The SBA bond guarantee program is an excellent way for contractors to qualify for contract surety bonds. The SBA covers as much as 90% of the bonding company’s losses if there is a claim on the contract.
These bonds allow small businesses to bid on projects that they would not be able to get approved for based on their size and the standard surety underwriting requirements for credit, capacity, and character.
Increases Your Chances of Getting Approved
Bonding issues can be a huge obstacle for some business owners and entrepreneurs. By partnering with surety bond companies and their agents, the SBA removes a significant barrier for many small contractors, making obtaining the bonds they need to bid on projects and secure contracts easier.
Typically, the SBA will guarantee the bond up to 80% or 90% of the liability, reducing the risk to the surety company. Applicants must meet the underwriting standards of the program, including credit, capacity, and character. However, the SBA can consider bank line of credit availability, which is only sometimes the case with standard surety companies that usually only look at analyzed working capital and net worth.
A typical surety bond arrangement involves three parties: the bonded contractor (the principal on the bond), the surety company, and the obligee. The SBG program has the same structure but offers more value for small businesses by increasing their chances of getting approved and lowering their risk.
Lowers Your Risk
By agreeing to cover a large percentage of the debt associated with settling claims (80-90%) on bonded small businesses, the SBA lowers the risk for surety companies and allows them to bond more small contractors that wouldn’t otherwise qualify.
This program helps small construction companies, general contractors, subcontractors, and service providers who have trouble qualifying for contract bonds because of their credit, financial standing, or lack of experience with bonded projects. The SBA guarantee program solves this problem by allowing these contractors to secure bids, performance, payment, and specified ancillary bonds for work on local, state, and federal contracts.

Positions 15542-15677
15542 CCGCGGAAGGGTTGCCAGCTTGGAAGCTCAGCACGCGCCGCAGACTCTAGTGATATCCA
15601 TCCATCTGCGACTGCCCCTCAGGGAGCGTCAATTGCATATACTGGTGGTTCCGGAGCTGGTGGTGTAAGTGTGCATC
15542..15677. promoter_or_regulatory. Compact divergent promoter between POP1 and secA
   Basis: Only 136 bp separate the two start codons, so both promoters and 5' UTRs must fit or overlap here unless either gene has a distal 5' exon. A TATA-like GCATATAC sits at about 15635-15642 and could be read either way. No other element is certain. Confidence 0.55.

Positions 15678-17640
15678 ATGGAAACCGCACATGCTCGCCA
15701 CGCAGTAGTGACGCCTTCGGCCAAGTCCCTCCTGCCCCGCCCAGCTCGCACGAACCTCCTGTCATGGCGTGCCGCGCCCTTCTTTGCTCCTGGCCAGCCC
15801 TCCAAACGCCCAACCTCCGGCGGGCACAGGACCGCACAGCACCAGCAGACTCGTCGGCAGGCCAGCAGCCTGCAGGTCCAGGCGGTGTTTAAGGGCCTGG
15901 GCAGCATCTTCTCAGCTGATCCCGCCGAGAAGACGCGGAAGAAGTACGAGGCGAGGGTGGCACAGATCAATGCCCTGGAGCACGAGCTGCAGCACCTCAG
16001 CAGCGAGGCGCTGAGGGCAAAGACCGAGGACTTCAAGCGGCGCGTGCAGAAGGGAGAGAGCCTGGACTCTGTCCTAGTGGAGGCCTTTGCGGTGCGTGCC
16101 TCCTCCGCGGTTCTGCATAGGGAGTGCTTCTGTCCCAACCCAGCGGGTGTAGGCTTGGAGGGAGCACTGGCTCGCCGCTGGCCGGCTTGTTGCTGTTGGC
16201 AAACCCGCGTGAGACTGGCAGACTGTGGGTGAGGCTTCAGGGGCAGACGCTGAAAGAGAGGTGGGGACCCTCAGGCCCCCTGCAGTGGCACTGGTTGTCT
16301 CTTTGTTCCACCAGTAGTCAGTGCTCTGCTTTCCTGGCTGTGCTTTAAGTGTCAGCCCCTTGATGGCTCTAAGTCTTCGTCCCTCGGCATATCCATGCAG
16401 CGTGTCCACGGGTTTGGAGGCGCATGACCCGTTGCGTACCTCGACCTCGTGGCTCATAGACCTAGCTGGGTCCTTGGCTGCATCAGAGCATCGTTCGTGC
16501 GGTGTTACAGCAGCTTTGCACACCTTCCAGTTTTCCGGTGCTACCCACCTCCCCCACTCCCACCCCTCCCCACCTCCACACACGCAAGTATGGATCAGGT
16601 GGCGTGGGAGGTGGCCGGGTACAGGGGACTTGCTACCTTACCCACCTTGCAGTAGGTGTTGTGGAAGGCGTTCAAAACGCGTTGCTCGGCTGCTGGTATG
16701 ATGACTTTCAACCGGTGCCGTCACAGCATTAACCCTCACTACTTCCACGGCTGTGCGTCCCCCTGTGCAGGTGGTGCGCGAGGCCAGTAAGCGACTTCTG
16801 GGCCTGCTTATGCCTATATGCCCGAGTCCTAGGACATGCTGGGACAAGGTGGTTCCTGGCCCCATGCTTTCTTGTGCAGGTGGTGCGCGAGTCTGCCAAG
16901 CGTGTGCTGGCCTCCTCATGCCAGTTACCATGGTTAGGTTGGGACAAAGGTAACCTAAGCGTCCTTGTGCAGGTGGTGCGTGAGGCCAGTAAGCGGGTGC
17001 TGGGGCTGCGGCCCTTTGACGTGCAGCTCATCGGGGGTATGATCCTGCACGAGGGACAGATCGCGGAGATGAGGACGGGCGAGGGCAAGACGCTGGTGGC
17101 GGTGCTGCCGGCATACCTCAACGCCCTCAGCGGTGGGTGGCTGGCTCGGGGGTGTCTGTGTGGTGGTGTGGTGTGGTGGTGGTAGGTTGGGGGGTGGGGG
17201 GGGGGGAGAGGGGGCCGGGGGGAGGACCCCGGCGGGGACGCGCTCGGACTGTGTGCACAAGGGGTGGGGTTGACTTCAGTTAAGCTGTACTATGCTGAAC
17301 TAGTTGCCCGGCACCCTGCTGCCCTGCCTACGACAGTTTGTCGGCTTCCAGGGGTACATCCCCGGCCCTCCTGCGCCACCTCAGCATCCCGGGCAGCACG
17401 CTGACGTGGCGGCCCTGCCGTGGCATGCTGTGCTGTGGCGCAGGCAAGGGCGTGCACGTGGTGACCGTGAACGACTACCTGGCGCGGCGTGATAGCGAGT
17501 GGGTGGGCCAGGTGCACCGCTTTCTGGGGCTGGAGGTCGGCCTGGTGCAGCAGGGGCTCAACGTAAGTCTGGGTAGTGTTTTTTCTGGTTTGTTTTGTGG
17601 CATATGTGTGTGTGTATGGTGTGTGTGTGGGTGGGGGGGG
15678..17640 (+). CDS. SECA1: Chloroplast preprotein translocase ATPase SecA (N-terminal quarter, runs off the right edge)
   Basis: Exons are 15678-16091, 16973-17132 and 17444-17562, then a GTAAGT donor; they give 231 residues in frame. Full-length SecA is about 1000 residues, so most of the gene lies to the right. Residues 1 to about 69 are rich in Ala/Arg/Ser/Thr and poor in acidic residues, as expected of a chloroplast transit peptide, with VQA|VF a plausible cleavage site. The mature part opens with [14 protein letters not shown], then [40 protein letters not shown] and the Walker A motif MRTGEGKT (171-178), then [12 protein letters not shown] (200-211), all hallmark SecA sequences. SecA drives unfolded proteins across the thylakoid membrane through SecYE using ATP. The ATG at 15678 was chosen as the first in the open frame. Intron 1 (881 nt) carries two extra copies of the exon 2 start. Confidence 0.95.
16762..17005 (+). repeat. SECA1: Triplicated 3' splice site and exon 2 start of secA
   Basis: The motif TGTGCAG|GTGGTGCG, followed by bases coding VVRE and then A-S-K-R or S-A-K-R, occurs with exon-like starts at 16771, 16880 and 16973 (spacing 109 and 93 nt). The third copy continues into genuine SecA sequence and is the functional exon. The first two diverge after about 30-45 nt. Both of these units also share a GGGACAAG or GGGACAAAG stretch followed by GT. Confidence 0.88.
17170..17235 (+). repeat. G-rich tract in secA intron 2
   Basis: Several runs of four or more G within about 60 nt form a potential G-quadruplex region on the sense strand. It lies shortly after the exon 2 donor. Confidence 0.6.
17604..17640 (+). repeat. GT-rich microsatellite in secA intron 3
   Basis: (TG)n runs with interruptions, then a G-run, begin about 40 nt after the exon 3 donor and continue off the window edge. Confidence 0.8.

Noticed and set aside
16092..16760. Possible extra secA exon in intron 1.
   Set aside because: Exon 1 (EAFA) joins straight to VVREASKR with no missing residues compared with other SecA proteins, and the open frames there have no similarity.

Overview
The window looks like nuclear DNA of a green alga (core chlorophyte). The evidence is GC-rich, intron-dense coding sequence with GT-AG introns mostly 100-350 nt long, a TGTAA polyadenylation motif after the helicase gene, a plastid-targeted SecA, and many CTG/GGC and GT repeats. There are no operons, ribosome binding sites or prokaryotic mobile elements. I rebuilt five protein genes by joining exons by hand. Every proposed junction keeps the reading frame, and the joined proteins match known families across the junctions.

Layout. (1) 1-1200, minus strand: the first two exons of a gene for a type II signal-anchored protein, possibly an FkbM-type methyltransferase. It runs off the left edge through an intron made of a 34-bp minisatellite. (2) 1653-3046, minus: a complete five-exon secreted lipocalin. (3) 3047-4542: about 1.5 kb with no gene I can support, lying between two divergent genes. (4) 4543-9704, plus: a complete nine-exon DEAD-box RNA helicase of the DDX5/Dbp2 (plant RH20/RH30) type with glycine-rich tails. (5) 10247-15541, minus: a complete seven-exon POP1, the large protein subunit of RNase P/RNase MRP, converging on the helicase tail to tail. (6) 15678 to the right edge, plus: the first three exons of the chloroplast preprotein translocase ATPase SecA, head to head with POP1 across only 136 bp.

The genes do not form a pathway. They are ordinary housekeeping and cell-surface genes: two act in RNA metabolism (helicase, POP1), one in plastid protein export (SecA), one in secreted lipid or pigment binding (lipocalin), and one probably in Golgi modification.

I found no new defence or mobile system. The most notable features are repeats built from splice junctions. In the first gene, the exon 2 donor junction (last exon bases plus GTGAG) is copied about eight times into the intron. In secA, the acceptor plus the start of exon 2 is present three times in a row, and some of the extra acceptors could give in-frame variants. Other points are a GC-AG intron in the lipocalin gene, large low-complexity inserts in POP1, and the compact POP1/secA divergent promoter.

While the SBA covers much of the risk of bonding these small business contractors, the surety company still charges its normal premium. These premium rates vary on a per-application basis. They are based on many factors, including the contracted project size, the applicant’s credit score and finances, and industry experience.
Saves You Money
Many small businesses can only secure a contract bond through regular commercial channels if they have the required credit history or performance record. As a result, they’re barred from bidding on projects and growing their business, which costs them sales and opportunities.
The SBA’s surety bond guarantee program can help many small and emerging contractors. The SBA guarantees bid, performance, and payment bonds for contracts of $6.5 million or less. The SBA charges 0.6% of the bond fee for this service.
In the end, a contractor seeking an SBA bond must still qualify as a small business by the federal financial guidelines and meet any specific bond requirements from their obligee (contractor’s customer). Once they approve the bond, the contractor pays the SBA fee.
Increases Your Credibility
Many contracts require bonding to provide financial guarantees that the contract will be performed. However, it can take some work for small business owners to meet the minimum requirements. Luckily, the SBA has a program that can help!
SBG program facilitates federal, state, local, and private contracts by guaranteeing bid, performance, payment, and specified ancillary bonds for small and emerging contractors. The program works by partnering with surety companies to guarantee the bonds, making them more accessible to small business owners.
While the bond premium varies per application, the SBA guarantee lowers the risk for the surety company. It allows them to offer the bonds to small businesses that may not otherwise qualify. The surety will investigate and settle valid claims if a claim is made. The SBA will reimburse the surety for any losses they incur.